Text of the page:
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Equity is the percentage of a company that is owned by investors. It is often made up of common stock, preferred stock, and bonds. The asset/equity ratio reveals the percentage of a company's assets that are financed by equity. A high percentage can reveal an unhealthy situation and the company's inability to fulfill its obligations to stockholders. Some of the best methods to improve an asset/equity ratio are to reduce debt and increase the value of a company's assets.
One of the ways to improve the asset/equity ratio is to increase the value of a company's assets. This can be accomplished by achieving a higher amount of sales and net profit. Even an increase in the amount of inventory a firm keeps on hand will improve the asset/equity ratio as long as the firm purchases it with its own cash. Long-term assets might also improve the ratio as long as the purchases are not heavily financed.
A higher sales volume can increase current assets when a company decides to maintain a high cash balance or reinvest profit into capital equipment. Assets contribute to a firm's liquidity and ability to pay off debt. Current assets can usually be converted to cash more quickly than long-term assets. For example, inventory that a company stores in a warehouse might be sold within a few weeks, whereas a building might take a year or more to sell.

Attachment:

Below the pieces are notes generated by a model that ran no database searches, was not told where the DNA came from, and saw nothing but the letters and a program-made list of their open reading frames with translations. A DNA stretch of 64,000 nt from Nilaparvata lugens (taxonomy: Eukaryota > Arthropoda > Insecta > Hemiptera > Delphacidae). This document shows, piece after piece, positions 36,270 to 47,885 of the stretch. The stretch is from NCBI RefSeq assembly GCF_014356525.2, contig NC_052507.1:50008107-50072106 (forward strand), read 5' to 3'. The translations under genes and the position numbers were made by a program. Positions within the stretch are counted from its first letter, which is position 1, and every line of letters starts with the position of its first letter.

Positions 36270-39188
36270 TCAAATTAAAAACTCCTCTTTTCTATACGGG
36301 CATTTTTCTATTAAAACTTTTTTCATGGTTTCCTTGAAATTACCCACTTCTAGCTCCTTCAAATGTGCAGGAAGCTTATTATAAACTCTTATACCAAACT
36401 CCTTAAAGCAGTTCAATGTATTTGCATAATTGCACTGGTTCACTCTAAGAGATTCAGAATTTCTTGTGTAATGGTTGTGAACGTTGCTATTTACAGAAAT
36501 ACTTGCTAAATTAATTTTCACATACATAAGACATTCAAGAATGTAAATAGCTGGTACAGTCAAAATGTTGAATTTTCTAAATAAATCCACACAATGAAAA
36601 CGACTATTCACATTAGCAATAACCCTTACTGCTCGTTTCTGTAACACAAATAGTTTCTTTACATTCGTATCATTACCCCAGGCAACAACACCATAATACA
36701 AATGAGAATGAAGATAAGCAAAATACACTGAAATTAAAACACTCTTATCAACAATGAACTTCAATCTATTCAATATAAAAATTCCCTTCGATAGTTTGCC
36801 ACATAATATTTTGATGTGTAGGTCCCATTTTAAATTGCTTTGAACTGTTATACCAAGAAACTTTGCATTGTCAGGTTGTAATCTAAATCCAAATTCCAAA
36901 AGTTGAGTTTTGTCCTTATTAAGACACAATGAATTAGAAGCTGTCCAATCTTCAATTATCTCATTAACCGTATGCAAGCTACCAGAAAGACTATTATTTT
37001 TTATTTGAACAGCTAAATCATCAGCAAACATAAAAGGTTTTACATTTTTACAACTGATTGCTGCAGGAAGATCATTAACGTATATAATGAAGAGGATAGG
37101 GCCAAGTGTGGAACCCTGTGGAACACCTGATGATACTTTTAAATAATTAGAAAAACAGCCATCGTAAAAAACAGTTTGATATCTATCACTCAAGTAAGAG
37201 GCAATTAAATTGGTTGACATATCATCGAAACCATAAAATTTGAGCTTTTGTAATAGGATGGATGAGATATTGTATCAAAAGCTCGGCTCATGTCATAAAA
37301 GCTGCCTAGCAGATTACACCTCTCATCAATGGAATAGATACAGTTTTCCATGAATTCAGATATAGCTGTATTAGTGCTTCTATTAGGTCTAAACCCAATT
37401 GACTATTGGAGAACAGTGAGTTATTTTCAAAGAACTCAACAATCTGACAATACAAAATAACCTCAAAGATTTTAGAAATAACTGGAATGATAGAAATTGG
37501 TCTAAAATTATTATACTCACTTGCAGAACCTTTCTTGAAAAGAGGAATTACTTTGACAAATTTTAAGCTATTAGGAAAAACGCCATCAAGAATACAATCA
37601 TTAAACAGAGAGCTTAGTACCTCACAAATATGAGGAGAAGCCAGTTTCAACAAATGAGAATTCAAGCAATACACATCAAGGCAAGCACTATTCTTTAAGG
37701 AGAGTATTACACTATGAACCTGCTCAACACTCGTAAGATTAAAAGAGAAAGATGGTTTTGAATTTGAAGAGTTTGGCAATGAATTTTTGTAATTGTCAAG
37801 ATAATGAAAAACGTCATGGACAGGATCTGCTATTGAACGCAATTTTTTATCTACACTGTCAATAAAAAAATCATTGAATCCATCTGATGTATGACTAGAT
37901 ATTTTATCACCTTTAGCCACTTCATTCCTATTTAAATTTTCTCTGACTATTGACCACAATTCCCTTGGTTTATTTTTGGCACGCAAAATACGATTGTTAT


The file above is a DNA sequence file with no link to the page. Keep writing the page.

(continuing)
The ratio could also be improved by decreasing the amount of equity or liabilities owed to investors. Since bonds are sometimes viewed as a less desirable form of equity, some firms will limit the amount of bonds they issue. Stock splits are another method to increase the amount of shares while lowering the amount owed per share. In a stock split, the number of potential investors increases, but the total liability amount remains steady.
Companies often issue bonds and stocks in order to raise capital. Investors exchange cash for a claim against the company's assets and earnings. The claim must be paid in the event the investor sells his shares or bonds. Equity is considered to be a liability from the company's accounting perspective since it is essentially future money owned to investors.
Each industry has an asset/equity ratio average. For example, the restaurant industry might have a standard ratio of 50 percent, while the consumer goods manufacturing industry might have an average ratio of 75 percent. Most firms compare their individual asset/equity ratio to their industry's as a benchmark. In order to improve the ratio, an increase in assets or a decrease in equity is needed.
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